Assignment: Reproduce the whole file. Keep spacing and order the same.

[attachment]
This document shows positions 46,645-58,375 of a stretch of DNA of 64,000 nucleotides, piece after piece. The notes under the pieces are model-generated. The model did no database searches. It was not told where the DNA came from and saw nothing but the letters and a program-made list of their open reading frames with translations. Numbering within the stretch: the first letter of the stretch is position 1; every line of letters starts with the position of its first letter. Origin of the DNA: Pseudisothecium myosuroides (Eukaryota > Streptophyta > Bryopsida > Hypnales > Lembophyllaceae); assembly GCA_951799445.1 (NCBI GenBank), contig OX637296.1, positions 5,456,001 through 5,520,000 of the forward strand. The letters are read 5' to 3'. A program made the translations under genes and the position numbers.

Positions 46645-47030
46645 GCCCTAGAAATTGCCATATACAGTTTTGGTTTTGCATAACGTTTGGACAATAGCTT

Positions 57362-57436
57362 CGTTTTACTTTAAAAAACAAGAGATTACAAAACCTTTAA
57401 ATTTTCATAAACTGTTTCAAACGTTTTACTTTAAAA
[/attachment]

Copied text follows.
This document shows positions 46,645-58,375 of a stretch of DNA of 64,000 nucleotides, piece after piece. The notes under the pieces are model-generated. The model did no database searches. It was not told where the DNA came from and saw nothing but the letters and a program-made list of their open reading frames with translations. Numbering within the stretch: the first letter of the stretch is position 1; every line of letters starts with the position of its first letter. Origin of the DNA: Pseudisothecium myosuroides (Eukaryota > Streptophyta > Bryopsida > Hypnales > Lembophyllaceae); assembly GCA_951799445.1 (NCBI GenBank), contig OX637296.1, positions 5,456,001 through 5,520,000 of the forward strand. The letters are read 5' to 3'. A program made the translations under genes and the position numbers.

Positions 46645-47030
46645 GCCCTAGAAATTGCCATATACAGTTTTGGTTTTGCATAACGTTTGGACAATAGCTT

Positions 57362-57436
57362 CGTTTTACTTTAAAAAACAAGAGATTACAAAACCTTTAA
57401 ATTTTCATAAACTGTTTCAAACGTTTTACTTTAAAA